Healthy building refers to an emerging area of interest that supports the physical, psychological, and social health and well-being of people in buildings and the built environment. Buildings can be key promoters of health and well-being since most people spend a majority of their time indoors. According to the National Human Activity Pattern Survey, Americans spend “an average of 87% of their time in enclosed buildings and about 6% of their time in enclosed vehicles.”
Healthy building can be seen as the next generation of Green building that not only includes environmentally responsible and resource-efficient building concepts, but also integrates “health, wellness, and human experience in buildings.” These benefits can include “reducing absenteeism and presenteeism, lowering health care costs, and improving individual and organizational performance.” Healthy building encompasses a wide range of concepts and applications that promote human health which include but are not limited to: site selection and construction, occupant engagement, personal control, indoor environmental quality, daylighting, biophilic design, access to potable water, healthy dining options, exercise in the workplace, and smoking restrictions.
- 1 Integrated design
- 2 Buildings and health components
- 2.1 Site selection
- 2.2 Building design
- 2.3 Indoor environmental quality (IEQ)
- 2.3.1 Daylighting
- 2.4 Diet
- 2.5 Exercise
- 3 Occupant engagement
- 4 Health and well-being in standards and rating systems
- 5 References
Healthy building involves many different concepts, fields of interest, and disciplines. As such, taking an integrative or integrated design approach is essential to successfully creating a healthy building. Forming a diverse and interdisciplinary team early in the process can generate integrated or complementary strategies for improved performance or health impact considerations. An integrated design team can consist of stakeholders and specialists such as facility managers, architects, building engineers, health and wellness experts, and public health partners. Conducting charrettes with an integrated design team can foster collaboration and help the team develop goals, plans, and solutions.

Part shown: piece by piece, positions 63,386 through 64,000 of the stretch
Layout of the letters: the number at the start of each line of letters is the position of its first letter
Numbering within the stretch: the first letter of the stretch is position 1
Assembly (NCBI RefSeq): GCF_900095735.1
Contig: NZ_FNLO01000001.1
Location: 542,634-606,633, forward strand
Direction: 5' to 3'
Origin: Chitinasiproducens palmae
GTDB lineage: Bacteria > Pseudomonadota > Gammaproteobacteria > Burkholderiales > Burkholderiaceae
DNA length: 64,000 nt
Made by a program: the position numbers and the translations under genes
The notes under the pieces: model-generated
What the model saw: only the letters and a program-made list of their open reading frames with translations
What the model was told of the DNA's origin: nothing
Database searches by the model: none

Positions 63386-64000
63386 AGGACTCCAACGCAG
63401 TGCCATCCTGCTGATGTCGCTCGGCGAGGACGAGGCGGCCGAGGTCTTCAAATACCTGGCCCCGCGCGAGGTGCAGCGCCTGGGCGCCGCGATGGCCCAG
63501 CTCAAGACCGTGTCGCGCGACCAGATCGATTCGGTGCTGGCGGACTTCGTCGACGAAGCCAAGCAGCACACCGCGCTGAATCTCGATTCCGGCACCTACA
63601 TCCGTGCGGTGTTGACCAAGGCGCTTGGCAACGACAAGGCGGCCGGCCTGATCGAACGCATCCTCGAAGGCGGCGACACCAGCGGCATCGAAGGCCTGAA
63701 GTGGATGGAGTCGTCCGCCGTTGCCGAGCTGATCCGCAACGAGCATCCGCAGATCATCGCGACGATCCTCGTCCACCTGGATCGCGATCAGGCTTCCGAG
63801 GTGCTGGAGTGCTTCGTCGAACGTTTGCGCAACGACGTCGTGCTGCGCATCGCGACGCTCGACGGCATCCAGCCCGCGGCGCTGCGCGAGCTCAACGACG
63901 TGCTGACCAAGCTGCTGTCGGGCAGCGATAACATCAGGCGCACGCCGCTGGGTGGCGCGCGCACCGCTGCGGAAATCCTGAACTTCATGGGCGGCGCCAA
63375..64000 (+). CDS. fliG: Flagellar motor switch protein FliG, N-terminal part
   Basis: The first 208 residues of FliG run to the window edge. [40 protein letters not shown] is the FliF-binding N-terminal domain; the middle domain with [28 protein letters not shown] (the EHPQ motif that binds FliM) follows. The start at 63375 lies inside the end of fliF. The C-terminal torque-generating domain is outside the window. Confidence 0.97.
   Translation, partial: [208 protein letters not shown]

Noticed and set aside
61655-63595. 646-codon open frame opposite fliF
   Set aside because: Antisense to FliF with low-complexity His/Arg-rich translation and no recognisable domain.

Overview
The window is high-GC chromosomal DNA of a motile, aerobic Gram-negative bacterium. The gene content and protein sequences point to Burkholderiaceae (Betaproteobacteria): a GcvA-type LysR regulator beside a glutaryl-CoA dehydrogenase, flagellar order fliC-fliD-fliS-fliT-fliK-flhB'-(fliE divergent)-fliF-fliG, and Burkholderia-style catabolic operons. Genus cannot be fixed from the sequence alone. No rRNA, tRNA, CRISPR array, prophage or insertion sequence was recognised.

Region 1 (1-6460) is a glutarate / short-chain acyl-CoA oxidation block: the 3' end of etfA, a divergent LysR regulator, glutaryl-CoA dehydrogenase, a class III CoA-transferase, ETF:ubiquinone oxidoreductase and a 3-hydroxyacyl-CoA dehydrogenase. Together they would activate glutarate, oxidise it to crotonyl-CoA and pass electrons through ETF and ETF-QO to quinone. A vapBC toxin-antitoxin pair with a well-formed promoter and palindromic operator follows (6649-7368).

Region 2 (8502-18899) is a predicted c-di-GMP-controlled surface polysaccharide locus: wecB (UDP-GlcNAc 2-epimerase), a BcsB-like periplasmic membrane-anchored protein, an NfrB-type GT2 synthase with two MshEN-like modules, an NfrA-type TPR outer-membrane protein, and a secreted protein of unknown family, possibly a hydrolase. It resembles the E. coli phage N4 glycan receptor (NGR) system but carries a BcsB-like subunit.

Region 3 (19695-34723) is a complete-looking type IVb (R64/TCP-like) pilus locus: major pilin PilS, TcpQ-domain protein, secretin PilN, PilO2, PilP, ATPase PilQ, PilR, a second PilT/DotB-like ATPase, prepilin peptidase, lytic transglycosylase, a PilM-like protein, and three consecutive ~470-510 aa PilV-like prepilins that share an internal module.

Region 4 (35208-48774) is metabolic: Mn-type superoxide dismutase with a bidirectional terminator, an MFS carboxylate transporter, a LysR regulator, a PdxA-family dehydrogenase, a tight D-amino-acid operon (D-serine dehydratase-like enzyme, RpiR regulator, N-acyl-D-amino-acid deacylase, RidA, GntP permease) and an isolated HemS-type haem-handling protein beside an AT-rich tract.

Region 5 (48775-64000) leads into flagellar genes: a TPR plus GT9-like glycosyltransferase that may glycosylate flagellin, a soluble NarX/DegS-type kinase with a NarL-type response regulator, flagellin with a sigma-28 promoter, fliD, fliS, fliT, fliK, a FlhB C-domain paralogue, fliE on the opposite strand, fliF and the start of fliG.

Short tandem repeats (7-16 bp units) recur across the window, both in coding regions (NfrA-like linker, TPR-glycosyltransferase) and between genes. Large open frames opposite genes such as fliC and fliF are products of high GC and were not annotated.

Buildings and health components
There are many different components that can support health and well-being in buildings.
Site selection is an important factor in designing a building and ensuring positive health and environmental impacts. Creating a walkable environment that connects people to workplaces, green spaces, public transportation, fitness centers, and other basic needs and services can influence daily physical activity, “the distances people travel to work, the convenience of purchasing healthy foods, and the safety and attractiveness of neighborhoods for walking.” In particular, proximity to green spaces (e.g., parks, walking trails, gardens, and etc.) or therapeutic landscapes can reduce absenteeism and improve well-being.
There are many aspects of a building that can be designed to support positive health and well-being. For example, creating well-placed collaboration and social areas (e.g., break rooms, open collaboration areas, cafe spaces, courtyard gardens) can encourage social interaction and well-being. Quiet and wellness rooms can provide quiet zones or rooms that help improve well-being and mindfulness. Specifically, a designated lactation room can support nursing mothers by providing privacy and helping them return to work more easily. A lactation room is required for offices with more than 50 employees and recommended for all other offices. Another design aspect to consider is biophilic design, which focuses on reconnecting people to the natural environment. Biophilic design has been linked to health outcomes such as stress reduction, enhanced mood, improved cognitive performance, enhanced social engagement, enhanced sleep, and enhanced movement. Ergonomics can also minimize stress and strain on the body by providing ergonomically designed workstations.